bottom of the boat should be very solid. Bump the sides as well to check for firmness of the outer hull.
If all looks good its time to check the transom area. Rotted out transoms are very common. I normally
will put my foot on the drive and bounce on it to check for transom flex, it should not move! A peek
at the transom from inside the boat will also show signs of rot or damage. Walk away if there is any
problems here. Look at the stringers (normally) fiberglassed wood that supports the floor in the engine
compartment or maybe through an inspection cover on the floor. Walk about the boat to make sure the
floor is not weak or rotted. Inspect the seats and the dash. A look under the dash will tell you if
someone was messing with the wiring, it should be all neat and tied up. Check that all the switches
activate the proper items bilge pump, blower, lights ect.
The engine and drive will need a good look as well. A general once over as in visual looks can tell a
lot. Is there a lot of corrosion on the drive? Maybe chunks broken off from the drive and - or a damaged
prop? Signs of oil leakage on the engine or in the bilge? Any of these suggest the boat was not cared
for properly and can lead to problems at a later time.
Many boats have what is called a hour meter that will tell how many hours are on the engine. You can
not always go by the meter as the meter can be disconnected or the meter may have been added or replaced
after many hours have been put on the engine.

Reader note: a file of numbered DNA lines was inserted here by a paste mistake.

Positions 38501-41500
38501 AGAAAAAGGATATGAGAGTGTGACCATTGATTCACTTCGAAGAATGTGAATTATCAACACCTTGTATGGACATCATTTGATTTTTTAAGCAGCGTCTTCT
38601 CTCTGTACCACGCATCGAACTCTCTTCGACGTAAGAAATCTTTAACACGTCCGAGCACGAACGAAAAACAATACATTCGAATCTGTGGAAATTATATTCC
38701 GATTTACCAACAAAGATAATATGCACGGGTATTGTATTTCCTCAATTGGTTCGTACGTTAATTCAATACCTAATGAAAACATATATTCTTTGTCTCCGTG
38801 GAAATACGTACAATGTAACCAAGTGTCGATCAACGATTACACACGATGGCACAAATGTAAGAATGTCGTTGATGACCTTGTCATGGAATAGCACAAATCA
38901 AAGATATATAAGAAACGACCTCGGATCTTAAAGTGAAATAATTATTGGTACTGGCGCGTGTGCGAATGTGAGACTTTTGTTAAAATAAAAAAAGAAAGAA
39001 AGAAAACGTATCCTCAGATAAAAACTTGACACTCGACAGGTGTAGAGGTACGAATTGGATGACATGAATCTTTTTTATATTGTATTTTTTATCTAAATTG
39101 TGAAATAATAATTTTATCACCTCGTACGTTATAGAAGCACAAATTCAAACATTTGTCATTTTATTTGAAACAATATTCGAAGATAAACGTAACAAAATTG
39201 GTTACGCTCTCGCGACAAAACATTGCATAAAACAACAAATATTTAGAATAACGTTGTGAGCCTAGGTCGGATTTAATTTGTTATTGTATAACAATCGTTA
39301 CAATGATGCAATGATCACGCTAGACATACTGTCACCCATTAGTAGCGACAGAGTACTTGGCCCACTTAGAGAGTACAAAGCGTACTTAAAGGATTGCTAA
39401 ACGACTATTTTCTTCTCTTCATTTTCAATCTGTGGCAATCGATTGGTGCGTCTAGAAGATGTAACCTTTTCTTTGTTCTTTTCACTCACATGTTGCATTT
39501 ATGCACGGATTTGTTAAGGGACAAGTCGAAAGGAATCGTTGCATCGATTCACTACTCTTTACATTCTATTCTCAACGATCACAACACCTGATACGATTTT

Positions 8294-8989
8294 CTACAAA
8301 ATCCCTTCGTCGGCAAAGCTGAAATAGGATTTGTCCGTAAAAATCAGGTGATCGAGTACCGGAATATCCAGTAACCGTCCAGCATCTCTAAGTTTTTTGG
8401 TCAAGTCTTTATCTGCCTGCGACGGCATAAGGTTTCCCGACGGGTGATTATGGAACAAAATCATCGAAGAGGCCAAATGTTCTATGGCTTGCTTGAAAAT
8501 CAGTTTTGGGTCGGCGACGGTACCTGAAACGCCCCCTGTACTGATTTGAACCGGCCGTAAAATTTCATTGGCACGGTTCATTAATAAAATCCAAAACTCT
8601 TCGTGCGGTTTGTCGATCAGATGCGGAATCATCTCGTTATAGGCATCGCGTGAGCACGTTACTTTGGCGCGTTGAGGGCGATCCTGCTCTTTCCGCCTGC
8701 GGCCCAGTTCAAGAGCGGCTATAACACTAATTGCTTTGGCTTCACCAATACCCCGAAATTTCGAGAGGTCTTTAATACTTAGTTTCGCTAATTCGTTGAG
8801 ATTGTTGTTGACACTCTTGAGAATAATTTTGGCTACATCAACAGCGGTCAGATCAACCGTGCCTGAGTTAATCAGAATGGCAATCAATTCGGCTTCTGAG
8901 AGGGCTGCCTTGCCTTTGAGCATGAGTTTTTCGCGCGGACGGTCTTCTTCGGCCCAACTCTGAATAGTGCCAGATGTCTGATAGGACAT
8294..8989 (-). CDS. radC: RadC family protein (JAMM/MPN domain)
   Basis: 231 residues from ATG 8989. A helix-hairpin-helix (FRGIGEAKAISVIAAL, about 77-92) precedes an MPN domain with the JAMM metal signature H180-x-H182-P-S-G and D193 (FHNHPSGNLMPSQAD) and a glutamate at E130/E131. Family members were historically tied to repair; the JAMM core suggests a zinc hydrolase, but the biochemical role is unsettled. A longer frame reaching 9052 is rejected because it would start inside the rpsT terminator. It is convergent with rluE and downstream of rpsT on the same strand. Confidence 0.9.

Some important things that should be checked for either outboard or inboard engines is the compression
and the oil if its a four stroke. The gear lube should be checked to make sure its full and clean, no
water, or signs of metal in the oil. On the sterndrive engines the bellows (the rubber boots between
the drive and the boat) should be checked to make sure they are not weathered or torn. And finally a
boat ride in the boat to ensure the motor is running properly, A boat ride will normally show any
problems that have been over looked.
Some last comments on a used boat purchase is that you may want to check with a bank and find out the
loan value of the boat to ensure you are not paying more than what the value of the boat is. I would
ask for any service records on the boat and you might also ask to have the boat taken to your marina of
choice to have it inspected professionally. The cost of the inspection is well worth it as it can save
you hundreds if not thousands of dollars in the long run. You may want to have the boat fully serviced
before purchase, and if not I would have it serviced after the purchase. The service should include a
tune up, alignment, oil and lube change. With this being done you will have a starting point for future
Every year I run across at least one person that gets burnt on a purchase on a used boat and end up
putting a lot of money into the boat for repairs. This article should help to make sure you dont get
in this predicament and end up buying someone elses nightmare.
Blue Water Marine 8690 S. Oceana Drive, Montague Mi. 49437